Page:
Trouble Shooting: The sample won't spin
You’ve walked up to the NMR and “Oh, no!” The sample won’t spin. What has gone wrong? What can we do to fix it? Don’t worry. Don’t stress. We’ve got you covered. Dive in with today’s blog post explaining how to make that sample spin again.
Grab any old NMR textbook and it will say this: sample rotation is essential to NMR. It’s one of many features that distinguish Anasazi Instruments from current benchtop systems on the market. It is also why the vast majority of high-field instruments still rotate samples after all these years. Spinning is necessary to enhance resolution and performance by increasing apparent field homogeneity. If you can’t eject and re-inject the sample to create rotation, it’s simply time to clean the probe. Trust us! No. Big. Deal.
So relax, grab your phone, and flip on the flashlight! With the sample removed, take a look inside. A top-down image of the NMR probe is shown here in Figure 1a. Several inches down the spin tube along the perimeter are three small machined holes. Finding them means you’ve located the stator, the component providing lift and spin during data acquisition. A cross section of the stator is shown in Figure 1b. The stator (silver) holds a spinner (white) and NMR tube (amber). We want to clean the surface in contact with the spinner. Figure 1c highlights this surface including the 45° angle where the air holes have been drilled. Your cleaning effort will focus specifically on this region.
Figure 1: Probe cleaning essentials including (a) NMR probe and spin tube (b) spinner, stator, and sample, (c) stator enhanced to show 45° surface, (d) probe cleaning kit, and (e) 2-inches of cotton swab
Before starting, we’ll need to locate the probe cleaning kit within your NMR accessory package. This kit includes an 18-inch aluminum rod and several cotton swabs (figure 1d). Once you locate these items, take a look at the procedure below:
- Break a wooden swab into a length of about 1.5 – 2.0 inches (figure 1e). This allows for greater pressure to be applied to the rod. The more pressure (within reason) you can apply to the cotton swab, the easier it is to polish the stator.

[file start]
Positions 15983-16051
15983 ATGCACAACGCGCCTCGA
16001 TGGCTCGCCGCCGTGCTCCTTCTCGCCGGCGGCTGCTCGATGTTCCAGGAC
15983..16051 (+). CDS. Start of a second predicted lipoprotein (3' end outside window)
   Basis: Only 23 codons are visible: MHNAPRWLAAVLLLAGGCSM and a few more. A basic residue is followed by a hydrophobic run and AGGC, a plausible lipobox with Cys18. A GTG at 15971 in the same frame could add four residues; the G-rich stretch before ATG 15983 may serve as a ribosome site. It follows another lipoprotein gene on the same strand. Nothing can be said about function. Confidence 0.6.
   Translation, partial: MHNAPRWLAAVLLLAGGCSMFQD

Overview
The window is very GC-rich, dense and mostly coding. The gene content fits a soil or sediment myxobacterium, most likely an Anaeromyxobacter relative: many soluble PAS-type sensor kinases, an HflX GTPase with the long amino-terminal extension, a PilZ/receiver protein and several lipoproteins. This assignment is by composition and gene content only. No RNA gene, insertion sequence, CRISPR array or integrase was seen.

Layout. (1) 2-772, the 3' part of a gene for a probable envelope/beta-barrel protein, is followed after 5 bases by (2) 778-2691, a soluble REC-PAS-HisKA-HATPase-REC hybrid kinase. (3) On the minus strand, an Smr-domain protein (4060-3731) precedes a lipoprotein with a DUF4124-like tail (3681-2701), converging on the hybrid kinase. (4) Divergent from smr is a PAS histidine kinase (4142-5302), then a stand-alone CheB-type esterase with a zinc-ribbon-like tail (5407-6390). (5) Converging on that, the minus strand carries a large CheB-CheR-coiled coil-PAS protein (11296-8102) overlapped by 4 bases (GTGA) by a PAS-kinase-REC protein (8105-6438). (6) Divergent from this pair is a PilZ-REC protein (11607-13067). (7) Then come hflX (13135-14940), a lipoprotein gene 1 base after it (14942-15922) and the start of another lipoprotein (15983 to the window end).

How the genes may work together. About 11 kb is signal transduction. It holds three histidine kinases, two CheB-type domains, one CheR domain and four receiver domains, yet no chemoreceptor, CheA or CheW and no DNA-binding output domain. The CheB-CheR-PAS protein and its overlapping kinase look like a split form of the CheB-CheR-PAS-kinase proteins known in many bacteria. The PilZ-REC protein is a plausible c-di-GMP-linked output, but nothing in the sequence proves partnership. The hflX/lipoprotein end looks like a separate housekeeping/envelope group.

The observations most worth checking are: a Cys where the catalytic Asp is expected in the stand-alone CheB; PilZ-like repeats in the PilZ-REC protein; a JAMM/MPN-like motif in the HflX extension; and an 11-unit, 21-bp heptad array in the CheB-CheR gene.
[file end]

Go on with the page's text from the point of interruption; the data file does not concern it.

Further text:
- Insert the broken end into the aluminum rod making sure the cotton swab holds firmly in place. We don’t want the swab to fall out during cleaning!
- Soak the cotton swab in acetone or isopropanol.
- Insert your cleaning tool cotton swab down into the probe at the depth of the stator.
- While simultaneously pushing out against the side wall, jab (within reason) down at the stator surface (figure 1c) with a firm, quick motion. Be sure to go all the way around the stator several times, always pushing out and down at the same time. Our emphasis will be on the machined holes and aluminum surface in direct contact with the spinner (contact shown in figure 1b). Please do not clean any lower than the stator surface.
- Pull the swab from the probe and inspect it. If it appears to be dirty, return to step 1, replacing the used swab with a clean one and repeat the process until a new swab comes out clean.
When you start to see little-to-no oxidation (seen as a dark grey color), on your cotton swabs, give the sample another try! First, clean the spinner with isopropanol, inject the sample, and see how well it rotates. Finish by running the ‘spin’ routine on a water sample to set your spin rate. Handle the spinner carefully with a Kimwipe to prevent further buildup of dust, dirt, and moisture within your probe.
In the rare case that an in-lab cleaning doesn’t solve your problem, head over to the Youtube page for additional content on how to clean a probe. Better yet, give us a call at 866-494-9369. The solution might be as simple as polishing or replacing a spinner that has been damaged. If it won’t spin, a replacement may be needed. We’ll also check your instrument history to see if it’s time for a factory probe cleaning. After years of hard work, many of our clients send probes in for a little bit of TLC. The point is, relax! We spin for a reason as should anyone who does NMR. So. Can. You!